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Men’s cross country is running under the radar. Currently, the team stands right on the edge of breaking into the NCAA Top 30 rankings. But the team has its eyes set even higher, aiming for an Ivy League title, a first-place finish in the Mid-Atlantic NCAA Regional Championship, and a top 15 NCAA finish overall.
Starting this Thursday, Princeton will host the Intercollegiate Tennis Association Regional Championships for the Northeast division. In the main-draw singles bracket Princeton will be represented by first-year Karl Poling, sophomores Damian Rodriguez and Ryan Seggerman, juniors Payton Holden and Davey Roberts, and senior James Wasserman. First-years Bill Duo and Will Peters will compete in the qualifying singles group. Princeton also has three teams in the main-draw doubles section. Holden and Poling, Rodriguez and Seggerman, and Duo and first-year Justin Barki will play doubles matches beginning Friday.
In their final tune-up before the conference-heavy home stretch of the season, Princeton men’s soccer (6–4–1, 1–0–1 Ivy League) dominated St John’s on paper for most of regulation but were unable to score in the first 90 minutes. It took only two minutes after the start of overtime, however, for junior forward/midfielder Cole Morokhovich to find the back of the net, scoring the first goal of his career and winning the game for the Tigers.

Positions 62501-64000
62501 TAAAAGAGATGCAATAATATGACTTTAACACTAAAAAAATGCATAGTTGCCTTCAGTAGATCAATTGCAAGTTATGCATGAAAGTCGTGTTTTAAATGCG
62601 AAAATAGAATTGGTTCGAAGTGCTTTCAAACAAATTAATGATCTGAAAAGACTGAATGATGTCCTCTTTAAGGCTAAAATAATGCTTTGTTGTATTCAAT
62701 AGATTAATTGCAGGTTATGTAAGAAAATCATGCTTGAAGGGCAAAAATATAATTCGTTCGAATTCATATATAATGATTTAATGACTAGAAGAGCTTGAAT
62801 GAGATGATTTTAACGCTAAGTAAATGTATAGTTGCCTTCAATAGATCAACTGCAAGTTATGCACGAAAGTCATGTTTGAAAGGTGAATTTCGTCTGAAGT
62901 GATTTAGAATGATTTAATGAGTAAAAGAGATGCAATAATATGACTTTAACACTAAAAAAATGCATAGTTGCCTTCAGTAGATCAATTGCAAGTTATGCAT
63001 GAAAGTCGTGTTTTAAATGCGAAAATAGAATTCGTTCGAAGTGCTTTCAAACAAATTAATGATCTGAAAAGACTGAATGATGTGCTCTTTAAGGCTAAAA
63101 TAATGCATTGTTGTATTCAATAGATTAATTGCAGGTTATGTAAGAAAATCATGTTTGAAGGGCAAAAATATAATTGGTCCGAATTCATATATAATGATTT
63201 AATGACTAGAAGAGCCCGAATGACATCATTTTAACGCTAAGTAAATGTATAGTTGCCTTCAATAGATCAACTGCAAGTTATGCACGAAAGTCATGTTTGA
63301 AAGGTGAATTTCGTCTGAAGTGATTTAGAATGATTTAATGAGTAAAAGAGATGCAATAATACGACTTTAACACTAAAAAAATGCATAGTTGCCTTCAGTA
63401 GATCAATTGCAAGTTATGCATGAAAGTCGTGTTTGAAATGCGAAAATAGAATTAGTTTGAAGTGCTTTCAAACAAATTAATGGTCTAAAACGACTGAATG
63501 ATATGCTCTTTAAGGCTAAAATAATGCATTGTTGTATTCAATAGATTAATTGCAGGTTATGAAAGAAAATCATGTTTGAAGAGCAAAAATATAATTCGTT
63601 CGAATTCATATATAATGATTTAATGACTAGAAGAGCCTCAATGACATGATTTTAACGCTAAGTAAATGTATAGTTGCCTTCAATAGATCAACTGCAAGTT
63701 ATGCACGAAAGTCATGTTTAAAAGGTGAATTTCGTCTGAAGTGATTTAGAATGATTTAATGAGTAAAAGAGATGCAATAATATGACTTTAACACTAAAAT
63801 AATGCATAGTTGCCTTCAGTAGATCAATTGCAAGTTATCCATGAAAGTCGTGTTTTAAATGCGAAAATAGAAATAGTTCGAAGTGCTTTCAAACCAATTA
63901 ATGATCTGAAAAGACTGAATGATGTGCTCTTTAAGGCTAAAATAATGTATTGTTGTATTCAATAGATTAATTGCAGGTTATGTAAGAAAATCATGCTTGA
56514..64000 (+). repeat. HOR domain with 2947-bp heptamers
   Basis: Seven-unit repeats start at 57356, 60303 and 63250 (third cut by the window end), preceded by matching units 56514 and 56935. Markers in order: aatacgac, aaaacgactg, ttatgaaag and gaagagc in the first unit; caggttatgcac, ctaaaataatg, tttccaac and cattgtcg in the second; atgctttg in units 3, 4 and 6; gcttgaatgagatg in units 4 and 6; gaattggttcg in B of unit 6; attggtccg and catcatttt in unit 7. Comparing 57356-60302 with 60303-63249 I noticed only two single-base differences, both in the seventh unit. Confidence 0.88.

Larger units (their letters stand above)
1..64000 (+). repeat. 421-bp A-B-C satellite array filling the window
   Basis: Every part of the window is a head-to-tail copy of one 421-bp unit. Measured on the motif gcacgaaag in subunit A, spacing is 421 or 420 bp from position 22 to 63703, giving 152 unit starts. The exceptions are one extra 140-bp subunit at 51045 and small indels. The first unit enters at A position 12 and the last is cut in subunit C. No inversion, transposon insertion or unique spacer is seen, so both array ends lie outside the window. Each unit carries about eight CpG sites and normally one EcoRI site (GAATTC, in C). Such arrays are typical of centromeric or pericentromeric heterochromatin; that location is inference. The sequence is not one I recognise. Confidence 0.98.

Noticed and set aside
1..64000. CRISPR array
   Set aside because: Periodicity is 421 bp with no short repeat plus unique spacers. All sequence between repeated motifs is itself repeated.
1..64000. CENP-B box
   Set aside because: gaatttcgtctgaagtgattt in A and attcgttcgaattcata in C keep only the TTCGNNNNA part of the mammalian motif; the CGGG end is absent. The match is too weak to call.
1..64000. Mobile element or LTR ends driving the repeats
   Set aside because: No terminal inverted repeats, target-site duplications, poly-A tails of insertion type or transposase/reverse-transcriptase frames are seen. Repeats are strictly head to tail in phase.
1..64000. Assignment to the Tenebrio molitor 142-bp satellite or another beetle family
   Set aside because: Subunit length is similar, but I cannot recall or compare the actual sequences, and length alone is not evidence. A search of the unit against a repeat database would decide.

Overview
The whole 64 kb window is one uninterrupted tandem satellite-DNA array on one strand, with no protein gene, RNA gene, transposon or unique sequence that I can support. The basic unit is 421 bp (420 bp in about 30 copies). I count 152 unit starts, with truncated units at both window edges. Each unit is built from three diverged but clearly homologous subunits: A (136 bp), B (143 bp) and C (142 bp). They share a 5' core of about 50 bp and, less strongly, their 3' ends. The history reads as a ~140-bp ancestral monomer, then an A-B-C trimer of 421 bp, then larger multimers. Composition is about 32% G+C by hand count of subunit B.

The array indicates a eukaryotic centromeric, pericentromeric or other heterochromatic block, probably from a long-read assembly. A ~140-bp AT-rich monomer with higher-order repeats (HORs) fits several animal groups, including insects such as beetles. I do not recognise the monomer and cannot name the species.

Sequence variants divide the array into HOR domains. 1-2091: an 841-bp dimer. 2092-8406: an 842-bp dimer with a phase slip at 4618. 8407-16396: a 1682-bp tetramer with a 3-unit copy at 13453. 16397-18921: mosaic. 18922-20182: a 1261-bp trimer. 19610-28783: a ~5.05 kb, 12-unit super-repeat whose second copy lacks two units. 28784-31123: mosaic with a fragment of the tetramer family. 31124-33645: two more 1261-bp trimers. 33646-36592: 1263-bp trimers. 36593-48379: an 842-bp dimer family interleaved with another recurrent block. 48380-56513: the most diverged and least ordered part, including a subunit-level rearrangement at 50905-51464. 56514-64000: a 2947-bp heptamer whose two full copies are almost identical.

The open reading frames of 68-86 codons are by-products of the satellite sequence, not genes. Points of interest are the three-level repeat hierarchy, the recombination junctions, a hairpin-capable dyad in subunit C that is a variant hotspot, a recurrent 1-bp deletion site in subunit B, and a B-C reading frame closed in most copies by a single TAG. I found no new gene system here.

Women’s soccer (7–3–2) heads to Columbia University in New York City on Sunday for a crucial match.
This past weekend was a big one for Princeton field hockey. On Friday night, the Tigers (10–3 overall, 3–0 Ivy) traveled to New York City to take on Columbia (6–4 overall, 2–1 Ivy) under the lights. At halftime, Princeton led by only one goal, but in the second period, the team added three more tallies. The commanding 4–0 win was sophomore striker Clara Roth’s sixth career multi-goal game. For sophomore goalkeeper Grace Brightbill, the game was her collegiate debut, as she stepped into the net to replace junior Grace Baylis for the final 3:54. Princeton is now 21–1 all time against the Lions.
Anyone who has paid attention to the start of the football season has noticed one major trend: Princeton’s offense has been good. For the first few weeks, many of us chalked it up to Princeton playing in a scheme it knew well, going up against a slew of teams that were struggling to find defensive identities. However, now four weeks in, it doesn’t look like the offensive production is a fluke. After dropping 66 points on Lehigh this past weekend — more points than the basketball team scored in 12 of their games last season — it is becoming more and more clear that this offense is the real deal. Beyond that, through the first third of the season, the Princeton offense is not just great, it is also trending in a historic direction.
The women’s volleyball team (1–5 overall, 4–1 Ivy League) had a split weekend as it played Dartmouth (6–9, 2–3) and Harvard (7–7, 2–3), both on the road. The Tigers took the game against Dartmouth in three sets last Friday (25–18, 25–16, 25–17).
Senior Matt Payne tallied 3 goals and 3 assists in the Tigers' loss to Brown on Sunday